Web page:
It is too simple to say that chefs are inherently fameseekers, though. Take the example of Ferran Adrià, chef of El Bulli restaurant in Roses, on the Costa Brava, Catalonia. The chef's name has become synonymous with an experimental approach to food, specifically with the flavorful "foams" he created in the mid-'90s. Once discovered by the mainstream press, El Bulli, which is open only from April to September each year, became first a cult destination for foodies and then a kind of benchmark stop for arrivistes of all stripes. By his own admission, Adrià didn't seek to become famous when he began concocting his foams, and, indeed, how could he have possibly foreseen the ways in which the idea would be bastardized in restaurants all over the world? In the chef's defense, he could scarcely have chosen a more obscure location to showcase his food or opted to highlight a weirder phenomenon than infusing puffs of air with flavor. Adrià's fame came as a result of his style, not by his intention.
No, the problem is that the definition of what it means to be a chef has gotten lost in the floodlights. A couple of years ago, while reporting a story about a cooking contest in Sweden, I had the chance to meet a group of wildly talented--in the technical sense--Swedish chefs. They competed against each other like professional athletes do, training for months, engaging in vigorous physical workouts before cooking, shaving their heads in displays of team solidarity. They were the only people I'd ever seen who seemed to cook without much emotion but with tremendous drive. I asked the chef Marcus Samuelsson, a Swede who owns two restaurants in New York City, about this phenomenon: Why was it all about winning for these guys? He replied that once, very early in his career, the legendary French chef Alain Sailhac--now a dean at the French Culinary Institute whose resumé includes earning a four-star review from The New York Times for his cooking at Le Cygne restaurant in the late '70s--told him something powerful: A good chef has to love to serve. Samuelsson explained that, for all their drive and intensity, these Swedish chefs were nearly all from upper-middle-class families; they weren't trained in conditions in which caring about customers' reactions to their cooking was paramount, and, as a result, they approached their jobs like athletes instead of like craftspeople. The culture was about achievement, not service.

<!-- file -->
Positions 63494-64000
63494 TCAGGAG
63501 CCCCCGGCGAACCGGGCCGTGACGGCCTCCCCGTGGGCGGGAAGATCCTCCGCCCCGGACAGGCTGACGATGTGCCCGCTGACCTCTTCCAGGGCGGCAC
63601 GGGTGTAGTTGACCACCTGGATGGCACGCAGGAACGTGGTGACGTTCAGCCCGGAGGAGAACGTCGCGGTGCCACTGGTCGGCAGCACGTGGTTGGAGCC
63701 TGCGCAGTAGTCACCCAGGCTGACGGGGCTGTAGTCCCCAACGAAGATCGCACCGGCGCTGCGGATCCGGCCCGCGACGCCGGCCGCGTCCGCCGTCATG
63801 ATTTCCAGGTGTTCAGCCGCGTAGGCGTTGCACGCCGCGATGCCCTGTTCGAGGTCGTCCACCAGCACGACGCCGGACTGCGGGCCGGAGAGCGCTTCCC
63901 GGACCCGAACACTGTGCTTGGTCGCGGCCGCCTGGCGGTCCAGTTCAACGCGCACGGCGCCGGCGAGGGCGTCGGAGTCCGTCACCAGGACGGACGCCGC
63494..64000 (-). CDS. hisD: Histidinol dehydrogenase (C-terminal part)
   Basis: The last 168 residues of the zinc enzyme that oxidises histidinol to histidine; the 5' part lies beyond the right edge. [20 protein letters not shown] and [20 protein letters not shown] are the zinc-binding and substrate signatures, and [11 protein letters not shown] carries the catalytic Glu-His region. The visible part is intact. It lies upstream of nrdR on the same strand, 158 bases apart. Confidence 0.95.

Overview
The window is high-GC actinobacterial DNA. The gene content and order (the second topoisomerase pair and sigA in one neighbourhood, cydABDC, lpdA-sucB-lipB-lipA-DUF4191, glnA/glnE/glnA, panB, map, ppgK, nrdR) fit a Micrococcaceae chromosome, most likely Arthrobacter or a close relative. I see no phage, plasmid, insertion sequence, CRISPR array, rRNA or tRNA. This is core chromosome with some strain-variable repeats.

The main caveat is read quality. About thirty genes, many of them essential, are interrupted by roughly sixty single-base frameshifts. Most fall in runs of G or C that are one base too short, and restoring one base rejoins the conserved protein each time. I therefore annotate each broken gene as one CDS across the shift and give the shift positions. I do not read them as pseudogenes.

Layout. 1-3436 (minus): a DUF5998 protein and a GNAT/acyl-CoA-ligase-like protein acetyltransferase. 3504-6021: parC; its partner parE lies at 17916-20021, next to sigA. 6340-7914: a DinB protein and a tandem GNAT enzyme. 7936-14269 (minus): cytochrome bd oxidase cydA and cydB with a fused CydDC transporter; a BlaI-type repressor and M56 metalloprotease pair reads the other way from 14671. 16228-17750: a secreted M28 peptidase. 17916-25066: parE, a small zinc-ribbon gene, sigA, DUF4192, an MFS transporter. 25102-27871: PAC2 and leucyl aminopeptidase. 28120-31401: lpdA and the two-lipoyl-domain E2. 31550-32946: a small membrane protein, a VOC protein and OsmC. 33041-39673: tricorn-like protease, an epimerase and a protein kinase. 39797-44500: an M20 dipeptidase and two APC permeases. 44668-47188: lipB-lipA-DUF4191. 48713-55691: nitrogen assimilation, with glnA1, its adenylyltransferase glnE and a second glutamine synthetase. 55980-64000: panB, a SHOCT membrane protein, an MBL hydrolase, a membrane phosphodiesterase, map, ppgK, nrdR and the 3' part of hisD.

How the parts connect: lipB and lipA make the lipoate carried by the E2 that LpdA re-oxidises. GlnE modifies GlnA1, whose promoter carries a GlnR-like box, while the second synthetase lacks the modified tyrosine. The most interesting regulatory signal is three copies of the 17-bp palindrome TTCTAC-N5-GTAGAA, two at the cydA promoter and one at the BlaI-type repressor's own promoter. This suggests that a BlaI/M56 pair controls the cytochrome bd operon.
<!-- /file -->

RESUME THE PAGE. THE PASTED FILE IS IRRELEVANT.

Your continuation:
I think it's great that kids in America want to grow up to be chefs, but I also think Sailhac is right: Cooking is inherently a service profession. Good cooks care what their diners think, they care what their underlings think, and they care most about the quality of the food they put on the table. By definition, they are people who are the opposite of beyond reproach. Somewhere along the way, though, it seems that fame has become more important than catering to customers.
I asked Colman Andrews, one of the founders and the current editor-in-chief of Saveur magazine (and my former boss), about this. The problem, according to Andrews, is that "the culture of fame and celebrity" has invaded the kitchen. Nowadays, in culinary institutions around the country, students all say they want to have careers in food. The problem is that the career to which they specifically aspire is something that doesn't really exist: "television chef." "It reminds me of a friend I had who used to say that he wanted to be a saint. I told him I didn't think you could just become a saint: I'm pretty sure you have to have been something else first--a fisherman, a nun, you get the idea," Andrews says.
Can you blame these young guns for getting the wrong idea? Not if you've turned on the tube lately. Here's "Top Chef" on Bravo, in which wannabes compete for a $100,000 prize and a chance to appear in a feature story in Food & Wine magazine. Here's "The Next Food Network Star," whose finale airs on the Food Network this week, with amateurs vying for the chance to jump directly onto their own soundstages. And here's Bobby Flay on "Iron Chef America," mounting kitchen counters with the same reckless abandon that rockers have when hurling their bodies into mosh pits, moving his arms to the ceiling in the raise-the-roof gesture demonstrated nightly by NBA showboaters like Vince Carter. These exuberant antics, which have nothing to do with the preparation of food, make it easy to forget that Flay was once a chef who actually cooked in a restaurant.